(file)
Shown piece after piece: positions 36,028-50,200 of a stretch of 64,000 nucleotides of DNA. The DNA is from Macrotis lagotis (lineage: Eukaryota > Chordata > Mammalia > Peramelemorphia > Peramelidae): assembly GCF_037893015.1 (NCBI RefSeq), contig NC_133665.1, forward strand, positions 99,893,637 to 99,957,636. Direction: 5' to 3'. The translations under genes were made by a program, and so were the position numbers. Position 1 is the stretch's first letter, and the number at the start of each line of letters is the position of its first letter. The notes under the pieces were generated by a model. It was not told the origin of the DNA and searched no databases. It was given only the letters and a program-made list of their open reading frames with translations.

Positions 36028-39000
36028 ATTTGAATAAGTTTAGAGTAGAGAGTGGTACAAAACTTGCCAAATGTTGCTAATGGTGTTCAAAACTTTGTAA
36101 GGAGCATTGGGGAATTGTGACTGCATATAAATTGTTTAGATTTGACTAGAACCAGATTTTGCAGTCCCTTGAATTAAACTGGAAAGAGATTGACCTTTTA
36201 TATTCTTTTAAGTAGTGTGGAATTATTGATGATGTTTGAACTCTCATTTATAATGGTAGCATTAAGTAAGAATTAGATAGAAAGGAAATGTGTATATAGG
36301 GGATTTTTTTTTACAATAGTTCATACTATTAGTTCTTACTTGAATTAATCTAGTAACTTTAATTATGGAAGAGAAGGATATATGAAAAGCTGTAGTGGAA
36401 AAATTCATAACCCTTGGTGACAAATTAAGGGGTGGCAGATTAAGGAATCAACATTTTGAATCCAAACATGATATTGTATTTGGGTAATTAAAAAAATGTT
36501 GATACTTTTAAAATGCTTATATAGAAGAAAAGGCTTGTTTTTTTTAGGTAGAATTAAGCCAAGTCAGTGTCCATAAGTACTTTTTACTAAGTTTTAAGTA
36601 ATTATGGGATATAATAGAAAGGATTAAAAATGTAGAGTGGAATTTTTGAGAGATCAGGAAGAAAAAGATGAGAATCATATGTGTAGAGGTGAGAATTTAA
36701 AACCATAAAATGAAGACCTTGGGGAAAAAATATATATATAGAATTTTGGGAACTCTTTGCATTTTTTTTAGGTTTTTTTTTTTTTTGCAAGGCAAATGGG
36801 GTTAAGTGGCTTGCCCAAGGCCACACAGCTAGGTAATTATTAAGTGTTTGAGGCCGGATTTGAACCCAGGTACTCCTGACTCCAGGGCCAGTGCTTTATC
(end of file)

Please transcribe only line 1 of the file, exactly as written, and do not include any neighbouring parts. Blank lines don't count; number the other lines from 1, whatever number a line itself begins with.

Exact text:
Shown piece after piece: positions 36,028-50,200 of a stretch of 64,000 nucleotides of DNA. The DNA is from Macrotis lagotis (lineage: Eukaryota > Chordata > Mammalia > Peramelemorphia > Peramelidae): assembly GCF_037893015.1 (NCBI RefSeq), contig NC_133665.1, forward strand, positions 99,893,637 to 99,957,636. Direction: 5' to 3'. The translations under genes were made by a program, and so were the position numbers. Position 1 is the stretch's first letter, and the number at the start of each line of letters is the position of its first letter. The notes under the pieces were generated by a model. It was not told the origin of the DNA and searched no databases. It was given only the letters and a program-made list of their open reading frames with translations.